Christians have fallen for false ideologies that impede vibrant family life, Boise State prof says
If families are to thrive, Christians are going to have to dispense with the destructive forces and ideologies that have made family life untenable.
In the book, The Recovery of Family Life: Exposing the Limits of Modern Ideologies, Boise State University professor Scott Yenor continues his exploration of the breakdown of the family and the contributing factors that have caused it.
The book is a sequel of sorts to his first book, where he traced the philosophical underpinnings that have undermined families for centuries. His latest book focuses specifically on the past 50 years, examining the sexual revolution, modern feminism, sexual liberation theory, and contemporary liberalism.
The idea that human beings are independent means "that human beings are not dependent on any other particular human being, that love must not be a dependent passion or virtue, but rather it comes only after they've achieved a kind of self-sufficiency or independence of people," Yenor said in an interview with The Christian Post.
This has seeped into everyone's view of how they should live their lives. Today, even among professing Christians, having a good job is prioritized much more than getting married and having children. The older and more Christian view, he stresses, implies dependence for the common good in an uncertain world.
"Especially in middle-class and upper-middle-class Christianity, so many people buy into it just accidentally because it's so much a part of the air we breathe — this idea that we need to be independent and self-sufficient, and that just involves a moving down of marriage and family life in the order of our lives and in the circle of our affections," Yenor said.
That sets in motion a few other profound things like delayed marriage, fewer children, fewer marriages, and regarding cohabiting as morally acceptable.
Another force that has waged destruction against family life has been the feminist push to make women act more like men and ending all sexual taboos, he explained. Also threatening is the ideology of contemporary liberalism, he maintains, which he defines as the view that asserts the state should be neutral in moral conflicts. By being neutral, this allows everyone to exercise their personal autonomy and rights, yet this is unworkable.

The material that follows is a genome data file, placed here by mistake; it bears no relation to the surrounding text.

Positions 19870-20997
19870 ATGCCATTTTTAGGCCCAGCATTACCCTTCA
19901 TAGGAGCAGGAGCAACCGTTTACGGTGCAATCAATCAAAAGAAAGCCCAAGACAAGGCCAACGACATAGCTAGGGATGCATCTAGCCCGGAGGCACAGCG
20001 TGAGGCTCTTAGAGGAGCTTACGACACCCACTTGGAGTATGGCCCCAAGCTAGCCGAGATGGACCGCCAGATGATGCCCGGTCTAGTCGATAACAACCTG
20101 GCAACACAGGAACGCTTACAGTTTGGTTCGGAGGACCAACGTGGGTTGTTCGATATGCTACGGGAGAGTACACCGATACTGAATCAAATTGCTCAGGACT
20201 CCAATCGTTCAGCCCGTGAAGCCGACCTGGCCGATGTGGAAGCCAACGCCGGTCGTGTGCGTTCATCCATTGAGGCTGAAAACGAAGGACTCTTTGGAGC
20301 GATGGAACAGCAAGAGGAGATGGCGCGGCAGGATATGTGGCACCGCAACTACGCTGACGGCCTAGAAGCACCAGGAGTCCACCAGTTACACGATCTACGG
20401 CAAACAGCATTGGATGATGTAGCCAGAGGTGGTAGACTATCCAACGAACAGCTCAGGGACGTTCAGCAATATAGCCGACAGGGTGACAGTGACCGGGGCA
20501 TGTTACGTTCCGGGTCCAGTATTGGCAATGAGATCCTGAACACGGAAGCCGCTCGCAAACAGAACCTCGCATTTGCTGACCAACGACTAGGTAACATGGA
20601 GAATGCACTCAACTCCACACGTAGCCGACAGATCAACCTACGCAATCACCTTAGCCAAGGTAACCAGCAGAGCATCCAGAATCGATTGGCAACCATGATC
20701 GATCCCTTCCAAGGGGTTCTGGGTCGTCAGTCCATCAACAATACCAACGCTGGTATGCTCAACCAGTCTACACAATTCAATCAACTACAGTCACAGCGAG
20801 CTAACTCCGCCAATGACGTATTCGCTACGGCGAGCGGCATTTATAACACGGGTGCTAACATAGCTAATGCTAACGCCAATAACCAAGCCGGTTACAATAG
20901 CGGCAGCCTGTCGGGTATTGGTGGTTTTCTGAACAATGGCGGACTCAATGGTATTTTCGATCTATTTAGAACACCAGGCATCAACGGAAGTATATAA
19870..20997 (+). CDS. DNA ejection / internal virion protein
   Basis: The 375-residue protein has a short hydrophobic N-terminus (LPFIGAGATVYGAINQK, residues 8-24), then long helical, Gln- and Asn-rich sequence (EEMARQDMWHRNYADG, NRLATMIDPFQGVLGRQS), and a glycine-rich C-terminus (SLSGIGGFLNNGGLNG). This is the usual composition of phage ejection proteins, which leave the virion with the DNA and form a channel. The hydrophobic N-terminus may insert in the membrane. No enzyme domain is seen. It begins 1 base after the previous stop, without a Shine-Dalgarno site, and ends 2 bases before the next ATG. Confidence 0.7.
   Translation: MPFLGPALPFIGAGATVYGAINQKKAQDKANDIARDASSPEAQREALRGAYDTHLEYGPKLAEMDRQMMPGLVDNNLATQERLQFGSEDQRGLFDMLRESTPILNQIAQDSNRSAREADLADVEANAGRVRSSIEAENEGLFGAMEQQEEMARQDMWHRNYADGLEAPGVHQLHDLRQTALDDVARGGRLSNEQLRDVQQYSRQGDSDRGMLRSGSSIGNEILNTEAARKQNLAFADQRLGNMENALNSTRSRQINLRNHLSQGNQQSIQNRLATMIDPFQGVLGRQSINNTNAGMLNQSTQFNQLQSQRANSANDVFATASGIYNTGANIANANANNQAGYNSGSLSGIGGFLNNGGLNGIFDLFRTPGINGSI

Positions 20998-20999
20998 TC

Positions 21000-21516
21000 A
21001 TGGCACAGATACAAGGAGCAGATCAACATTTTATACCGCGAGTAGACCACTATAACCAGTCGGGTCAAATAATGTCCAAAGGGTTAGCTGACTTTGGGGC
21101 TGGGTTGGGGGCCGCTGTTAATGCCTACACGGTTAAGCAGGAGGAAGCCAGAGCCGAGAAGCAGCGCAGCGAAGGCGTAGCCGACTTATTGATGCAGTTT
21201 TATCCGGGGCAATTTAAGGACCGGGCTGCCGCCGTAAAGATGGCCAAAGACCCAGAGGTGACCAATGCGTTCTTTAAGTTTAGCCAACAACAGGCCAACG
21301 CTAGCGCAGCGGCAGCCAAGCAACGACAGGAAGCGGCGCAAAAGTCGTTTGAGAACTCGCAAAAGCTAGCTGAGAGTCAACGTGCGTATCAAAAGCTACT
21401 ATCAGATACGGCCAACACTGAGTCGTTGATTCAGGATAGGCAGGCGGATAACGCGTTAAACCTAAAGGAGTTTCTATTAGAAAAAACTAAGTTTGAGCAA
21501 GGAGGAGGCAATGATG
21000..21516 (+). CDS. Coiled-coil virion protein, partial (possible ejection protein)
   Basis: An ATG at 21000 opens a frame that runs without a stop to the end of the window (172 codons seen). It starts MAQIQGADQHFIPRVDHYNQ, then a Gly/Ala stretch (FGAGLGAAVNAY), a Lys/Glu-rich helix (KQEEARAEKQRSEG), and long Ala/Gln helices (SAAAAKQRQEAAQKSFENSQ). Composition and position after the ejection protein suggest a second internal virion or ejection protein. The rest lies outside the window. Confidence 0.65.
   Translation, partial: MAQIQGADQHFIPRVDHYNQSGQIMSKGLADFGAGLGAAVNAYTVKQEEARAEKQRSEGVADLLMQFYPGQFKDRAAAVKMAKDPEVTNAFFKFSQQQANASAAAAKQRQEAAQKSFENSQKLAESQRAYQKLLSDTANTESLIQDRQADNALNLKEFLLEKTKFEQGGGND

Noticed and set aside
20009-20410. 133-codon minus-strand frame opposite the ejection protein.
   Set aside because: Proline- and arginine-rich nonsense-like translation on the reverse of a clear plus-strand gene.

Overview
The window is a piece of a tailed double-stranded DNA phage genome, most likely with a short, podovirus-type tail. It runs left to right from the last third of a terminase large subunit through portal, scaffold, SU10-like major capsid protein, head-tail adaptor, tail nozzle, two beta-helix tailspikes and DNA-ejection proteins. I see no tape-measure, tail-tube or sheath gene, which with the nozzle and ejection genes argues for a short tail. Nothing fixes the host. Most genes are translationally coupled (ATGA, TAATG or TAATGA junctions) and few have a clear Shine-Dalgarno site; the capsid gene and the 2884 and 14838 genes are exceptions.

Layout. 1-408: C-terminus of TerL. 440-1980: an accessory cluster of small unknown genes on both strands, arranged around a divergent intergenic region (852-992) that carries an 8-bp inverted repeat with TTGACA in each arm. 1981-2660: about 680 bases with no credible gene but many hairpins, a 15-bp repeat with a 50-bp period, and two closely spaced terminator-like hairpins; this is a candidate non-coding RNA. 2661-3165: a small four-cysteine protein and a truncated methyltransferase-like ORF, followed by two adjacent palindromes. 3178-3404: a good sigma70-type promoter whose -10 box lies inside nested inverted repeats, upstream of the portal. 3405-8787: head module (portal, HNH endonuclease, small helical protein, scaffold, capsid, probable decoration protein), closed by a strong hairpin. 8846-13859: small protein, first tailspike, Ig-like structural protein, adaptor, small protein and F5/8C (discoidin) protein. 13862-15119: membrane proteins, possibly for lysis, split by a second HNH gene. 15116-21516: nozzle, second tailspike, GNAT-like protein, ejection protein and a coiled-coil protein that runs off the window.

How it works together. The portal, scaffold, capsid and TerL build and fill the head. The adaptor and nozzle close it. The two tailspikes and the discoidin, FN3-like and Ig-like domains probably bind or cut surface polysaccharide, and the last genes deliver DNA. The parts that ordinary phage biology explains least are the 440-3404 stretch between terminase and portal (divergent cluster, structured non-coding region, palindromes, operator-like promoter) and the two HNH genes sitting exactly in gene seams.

Family life cannot be promoted in law or public policy if the social environment is not conducive to getting married and having children, he explained. And there are no short-term fixes, no single economic lever, that can be used.
"The principles of sexual liberation theory are going to have to be widely criticized and rolled back from how society approaches education for there to be any recovery and movement toward family life," he told CP.
Much of the conservative and Christian movement dealing with questions of family have downplayed the ideological underpinnings and have thus failed to address the root of the problem. Without taking on the ideologies it will be difficult to make progress, Yenor says.
"I am for increasing the size of the child tax credit. This is a success, first established in the 1990s, and it has increased with time," he said of one public policy championed by conservative-leaning Christians that is intended to incentivize families.
Yet birth rates and marriage rates are still down; a tax credit, as helpful as it might be, bypasses the larger questions.
Asked if he thinks the COVID-19 pandemic has been a blessing in disguise since it has facilitated greater family connectedness and strengthened them amid crisis, Yenor offered that any benefit has been to certain segments of the population. The rich have gotten richer, the poor have gotten poorer, not just economically but emotionally, he said.
In addition to addressing the ideologies at the root, he urges American Christians to rethink the prevailing mindset about preparing children for family life. What is held out in culture as the success formula drives many to obtain a university education, become established in a career, and consider forming a family after that.
This parenting ethos that centers on professional development and economic well-being is fundamentally misplaced as earning degrees and financial security is not a panacea, he maintains.
"The career stuff, in a way, will take care of itself," Yenor said.
"The part that is most difficult to shape in your children's souls, in the future, and in their minds, is the centrality of loving another human being and giving yourself up to that human being sacrificially over the course of life, and all of the hard things that entails and all the practical things that entails that we no longer teach our children as much as was done in previous generations."
For those who want to advocate for families going forward, Yenor advises that they remember that the ideologies besetting culture do not promise to deliver happiness to people and the family does compromise individual autonomy.
"But what's so bad about that? Human beings are made for happiness and virtue. And one of the great ways in which to achieve that in is marriages and families," he added.